Donating to Torch Run would be truly awesome

Donating to Torch Run would be truly awesome

Ruschelle Tyvand made my entire May of 2019.

Actually, she might have made my whole year with two words at the Special Olympics Area Games at the Charlie Merrifield Track.

“You’re awesome,” Ruschelle said.

“Thanks,” I said, accepting that Ruschelle was speaking accurately. “You’re awesome, too.”

Then, Ruschelle noticed I brought my camera so I could post some pictures of the event on ButteSports.com.

“You brought your camera,” Ruschelle said. “You’re awesome.”

I am here to tell you, nothing makes you feel better than someone telling you that you are awesome.

It could be anyone who says it. When it is someone as genuine as Ruschelle, though, you are on top of the moon.

The feeling is, well, awesome.

I left the track that day feeling like a million bucks.

Ruschelle was a competitor at the Area Games, and she added to her huge collection of Special Olympics medals.

She won so many medals over the years that she was picked to be a global messenger for the Special Olympics. She even spoke at a news conference leading up to the Special Olympics Montana State Basketball Tournament last October.

Ruschelle Tyvand shows off some of her many Special Olympics medals as she stands next to Special Olympics Montana President/CEO Rhonda McCarty during a press conference Oct. 1 at the Comfort Inn in Butte. (Butte Sports file photo)

Most people in town know Ruschelle. She has been a friendly face greeting guests to McDonalds in Butte for many years.

In addition to her many Special Olympics medals, Ruschelle holds the unofficial world record for brightening days with a smile or a compliment.

She is the perfect face to represent the perfect games.

Unfortunately, the coronavirus has put a damper on the Special Olympics this year. Every event has been canceled over the spring and summer. That includes the Area Games track meet.

The next event, if it is allowed to be held, will be the Special Olympics Montana State Basketball Tournament, which is scheduled to be held in Butte for the second of a three-year run in November.

We have all suffered without sports this spring. The high school athletes and Little Leaguers are losing out on a beautiful spring in Montana.

Such a loss is probably even more difficult for Special Olympians. Those athletes look forward to their events like no other.

Anybody who witnessed the opening ceremony for the basketball tournament last November can tell you that. For the Special Olympians competing in that even, it was the Super Bowl, World Series and Christmas all rolled into one.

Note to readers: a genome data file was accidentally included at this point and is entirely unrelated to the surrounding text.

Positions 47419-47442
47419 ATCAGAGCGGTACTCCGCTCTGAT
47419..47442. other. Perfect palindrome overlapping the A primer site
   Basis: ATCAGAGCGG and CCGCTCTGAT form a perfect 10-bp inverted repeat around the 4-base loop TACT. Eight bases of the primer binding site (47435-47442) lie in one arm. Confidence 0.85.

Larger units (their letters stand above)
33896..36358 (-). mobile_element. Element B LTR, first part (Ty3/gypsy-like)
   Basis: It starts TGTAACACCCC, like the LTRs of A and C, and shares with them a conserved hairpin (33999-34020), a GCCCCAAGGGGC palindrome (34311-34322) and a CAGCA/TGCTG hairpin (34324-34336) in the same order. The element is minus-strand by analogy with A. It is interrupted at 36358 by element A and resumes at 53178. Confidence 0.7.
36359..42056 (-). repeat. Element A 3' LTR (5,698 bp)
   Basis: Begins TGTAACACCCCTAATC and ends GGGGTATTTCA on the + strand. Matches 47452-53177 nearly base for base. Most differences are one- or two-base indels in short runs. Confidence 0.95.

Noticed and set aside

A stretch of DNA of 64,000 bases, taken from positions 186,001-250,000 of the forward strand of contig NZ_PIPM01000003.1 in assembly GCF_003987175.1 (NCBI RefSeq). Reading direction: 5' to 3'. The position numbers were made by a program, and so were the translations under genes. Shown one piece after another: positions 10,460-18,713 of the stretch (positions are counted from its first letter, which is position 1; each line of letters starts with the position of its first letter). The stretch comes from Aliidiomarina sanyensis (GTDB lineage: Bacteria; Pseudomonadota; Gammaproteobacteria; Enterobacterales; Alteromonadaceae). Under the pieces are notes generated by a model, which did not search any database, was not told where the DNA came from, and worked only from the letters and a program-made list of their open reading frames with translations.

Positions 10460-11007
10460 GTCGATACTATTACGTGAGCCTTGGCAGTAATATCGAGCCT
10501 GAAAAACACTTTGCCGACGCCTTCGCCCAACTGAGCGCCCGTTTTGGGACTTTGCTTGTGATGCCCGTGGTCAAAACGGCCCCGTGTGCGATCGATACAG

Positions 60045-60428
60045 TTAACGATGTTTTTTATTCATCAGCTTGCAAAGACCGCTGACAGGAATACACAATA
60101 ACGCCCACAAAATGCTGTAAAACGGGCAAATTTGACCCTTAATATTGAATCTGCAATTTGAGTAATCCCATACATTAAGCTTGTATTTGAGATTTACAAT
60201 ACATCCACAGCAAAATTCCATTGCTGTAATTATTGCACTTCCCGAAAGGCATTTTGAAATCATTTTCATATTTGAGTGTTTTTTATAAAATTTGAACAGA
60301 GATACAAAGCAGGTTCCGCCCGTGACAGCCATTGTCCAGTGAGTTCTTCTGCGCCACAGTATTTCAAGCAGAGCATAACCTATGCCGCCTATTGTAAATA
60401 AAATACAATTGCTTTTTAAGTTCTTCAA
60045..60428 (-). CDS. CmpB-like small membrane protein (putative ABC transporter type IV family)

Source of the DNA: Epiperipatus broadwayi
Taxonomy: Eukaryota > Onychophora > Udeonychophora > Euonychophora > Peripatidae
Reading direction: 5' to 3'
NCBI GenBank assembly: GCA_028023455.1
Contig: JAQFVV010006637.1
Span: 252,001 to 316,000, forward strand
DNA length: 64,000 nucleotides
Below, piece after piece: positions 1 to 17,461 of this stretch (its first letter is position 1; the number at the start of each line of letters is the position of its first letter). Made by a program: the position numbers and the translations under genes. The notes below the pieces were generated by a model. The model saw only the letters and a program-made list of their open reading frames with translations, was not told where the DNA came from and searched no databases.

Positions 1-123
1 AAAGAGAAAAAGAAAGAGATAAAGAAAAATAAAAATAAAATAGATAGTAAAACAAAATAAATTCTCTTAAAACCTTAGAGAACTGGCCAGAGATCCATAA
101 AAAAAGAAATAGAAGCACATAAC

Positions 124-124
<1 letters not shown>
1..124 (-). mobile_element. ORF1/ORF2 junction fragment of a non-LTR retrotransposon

It might have even been bigger than all of those.

Competing in the Special Olympics is a time when the athletes truly get to feel special. For many, it might be the only time.

They get to forget about the struggles of everyday life, and they get to Olympians.

Those Special athletes are also an inspiration to all of us. Every person, athlete or not, can learn something from them. They embody what sports is supposed to be all about and so much more.

If Special Olympians ran the world, there would be no such thing as war.

Refereeing the basketball tournament last November might have been the most fun I have ever had.

The toughest call I had to make was forcing a young player who really wanted my whistle to wait until after the game. His parents must have been thrilled with me for handing over that noisemaker after the final buzzer.

Being a part of the Law Enforcement Torch Run for Special Olympics Montana in 2018 and 2019 was probably the biggest honor of my life.

The Torch Run raises money to put on Special Olympic Events. It also helps raise awareness for the Special Olympic movement worldwide.

The coronavirus changed the Torch Run this year, but it certainly could not stop it. Actually, it added miles to it.

Instead of the Butte group running the torch in a relay from Three Forks to Butte on Interstate 90, runners logged their own miles running all around Southwestern Montana over about a month.

The smart money is on Eddi Walker, who has been carrying the Torch for about 25 years, logging in the most miles.

Ryan Hardy, however, is blowing away everyone on the Butte team as far as money raised.

Other runners include Richie O’Brien, Jeff Williams, Tim Berger, Chad Kriskovich, Steve and Dan Honer, Jennette Miller, Cole Conway, Michelle Knopp, Barbara Tymofichuk and Bill and Michelle St. Pierre.

As of Monday night, they have raised $1,143, and that is not nearly good enough. Glacier County is leading the state with $2,831, built the race from Billings to Big Timber has raked in $2,477.

The “V” is flashing for victory on the Big M every night as a show of solidarity during the pandemic. Every other house in town has a sign that says “Believe in Butte.”

Now is the time for us all to put our money where our signs are and sponsor these runners. Click here to donate to the team. Checks can also be dropped off at the Butte Broadcasting studios (660 W. Dewey).

Show your support for our Olympians and help make sure their return from the pandemic is even more special than before.

Coming from behind to knock off Kalispell and Billings for the top spot would be truly awesome.

Do not take my word for it. Just ask Ruschelle.

— Bill Foley writes a column that usually appears Tuesdays on ButteSports.com. He plans to write more frequently during the coronavirus lockdown. Email him at foley@buttesports.com. Follow him at twitter.com/Foles74.



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